Dear Sisters and Brothers,
Curiously enough, while I was in Atlanta making my retreat, the General of the Society of Jesus, Very Reverend Adolfo Nicolás, changed the boundaries of the New Orleans and Maryland Provinces. South Carolina and Georgia, previously part of the Southern Province, will, on January 1, 2013, come under the jurisdiction of the Maryland Province. This change is part of the realignment of the American Jesuit provinces that will occur in the next decade.
Although individual Southern Jesuits have long worked in South Carolina, Jesuit presence in Georgia has been more of a corporate presence. In 1887 the bishop of Savannah offered the New Orleans Mission a former seminary, Pio Nono College, for use as a house of formation if the Jesuits would agree to staff a local parish. The Jesuits came to St. Joseph’s parish in Macon, where they stayed more than seventy years. Pio Nono College became the novitiate and juniorate, until a totally destructive fire in 1921 led to the removal of the house of formation to St. Charles College in Grand Coteau, Louisiana.
In Augusta the Jesuits ministered at Sacred Heart parish for almost seventy-five years. During the first twenty years, the Society of Jesus conducted Sacred Heart College, a high school.
In suburban Atlanta the mother of Father John Schroder, S.J., one of our retired Jesuits, donated the family’s summer estate on the Chattahoochee River to the New Orleans Province for use as a retreat house. For six decades Ignatius House has offered the Spiritual Exercises to the people of Georgia and has provided the Archdiocese of Atlanta and individual parishes a place for prayer and meetings. This ministry will continue with the Maryland Jesuits.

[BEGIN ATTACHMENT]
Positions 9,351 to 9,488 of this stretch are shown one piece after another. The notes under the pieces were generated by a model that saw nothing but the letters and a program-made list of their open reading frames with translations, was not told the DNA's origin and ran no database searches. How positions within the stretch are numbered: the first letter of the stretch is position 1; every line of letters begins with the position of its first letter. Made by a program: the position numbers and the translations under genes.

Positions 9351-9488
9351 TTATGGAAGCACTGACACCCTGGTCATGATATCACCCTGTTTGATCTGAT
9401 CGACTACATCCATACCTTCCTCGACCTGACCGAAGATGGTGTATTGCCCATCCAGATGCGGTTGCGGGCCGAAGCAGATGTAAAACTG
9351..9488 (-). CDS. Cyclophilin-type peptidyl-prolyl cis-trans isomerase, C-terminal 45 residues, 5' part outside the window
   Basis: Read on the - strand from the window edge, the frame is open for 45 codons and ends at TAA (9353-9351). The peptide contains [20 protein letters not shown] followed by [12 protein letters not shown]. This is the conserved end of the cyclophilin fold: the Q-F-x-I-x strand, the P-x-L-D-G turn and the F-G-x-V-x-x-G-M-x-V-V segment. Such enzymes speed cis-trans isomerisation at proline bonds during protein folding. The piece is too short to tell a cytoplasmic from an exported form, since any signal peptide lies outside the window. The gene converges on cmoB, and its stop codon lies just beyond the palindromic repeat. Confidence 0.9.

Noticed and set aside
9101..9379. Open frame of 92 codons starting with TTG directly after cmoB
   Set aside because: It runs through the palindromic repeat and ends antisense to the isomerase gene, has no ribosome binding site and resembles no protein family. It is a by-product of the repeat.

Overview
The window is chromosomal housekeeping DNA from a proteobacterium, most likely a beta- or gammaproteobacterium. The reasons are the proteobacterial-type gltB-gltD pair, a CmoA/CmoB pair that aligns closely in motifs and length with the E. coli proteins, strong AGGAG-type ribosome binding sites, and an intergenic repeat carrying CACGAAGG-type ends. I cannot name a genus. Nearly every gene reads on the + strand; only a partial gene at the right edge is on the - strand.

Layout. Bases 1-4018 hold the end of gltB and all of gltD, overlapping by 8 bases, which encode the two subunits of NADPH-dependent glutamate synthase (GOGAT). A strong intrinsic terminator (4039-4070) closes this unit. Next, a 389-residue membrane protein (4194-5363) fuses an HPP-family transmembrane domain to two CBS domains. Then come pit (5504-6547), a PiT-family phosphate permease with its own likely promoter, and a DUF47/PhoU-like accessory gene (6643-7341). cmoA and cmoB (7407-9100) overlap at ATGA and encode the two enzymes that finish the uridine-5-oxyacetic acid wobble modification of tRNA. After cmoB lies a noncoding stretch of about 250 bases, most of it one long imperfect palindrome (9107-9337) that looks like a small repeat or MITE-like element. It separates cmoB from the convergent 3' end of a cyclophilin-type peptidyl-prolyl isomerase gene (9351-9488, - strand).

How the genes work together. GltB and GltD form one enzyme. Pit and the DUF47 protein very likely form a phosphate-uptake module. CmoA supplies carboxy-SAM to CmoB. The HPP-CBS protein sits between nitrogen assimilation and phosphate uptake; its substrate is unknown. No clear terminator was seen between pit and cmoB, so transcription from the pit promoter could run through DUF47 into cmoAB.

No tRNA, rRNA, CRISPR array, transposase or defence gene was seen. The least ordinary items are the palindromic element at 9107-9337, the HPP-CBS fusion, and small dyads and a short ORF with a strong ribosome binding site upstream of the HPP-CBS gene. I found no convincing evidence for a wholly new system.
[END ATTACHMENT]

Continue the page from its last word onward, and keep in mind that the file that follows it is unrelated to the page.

Eventually there will be four Jesuit provinces (administrative divisions) in the United States instead of ten. The entire east coast, except for Florida, will be one province, with the combining of the New York, Maryland, and New England Provinces. The south central United States will consist of the Missouri and New Orleans Provinces, including Florida. The north central section will be composed of the Chicago, Detroit, and Wisconsin Provinces. The Oregon and California Provinces will make up a western province including Alaska and Hawaii.
Our province has shrunk in size in other decades as well. North Carolina, part of the Maryland Province since the nineteen thirties, was once a stark mission region staffed by Southern Jesuits. Even Oklahoma, now attached to Missouri, was once Southern Jesuit territory.
The Maryland Jesuits once had the most unusual legal name in the United States: the “Roman Catholic Gentlemen of Maryland,” dating from the Suppression of the Jesuits in 1773. Those priests in the Colony of Maryland incorporated themselves under that title to prevent the expropriation of Church property. As of now, we Southern Jesuits have the most unusual legal title, the “Catholic Society for Religious and Literary Education.”
As our Jesuit journey continues, let us remember that all of us—all of us—are on pilgrimage from the Lord to the Lord. Let us pray for one another especially at the Sunday Eucharist. Please pray for us Jesuits as we seek to serve the Lord and the Lord’s Church.
In the Risen Lord,
Fr. Donald Hawkins, S.J., Pastor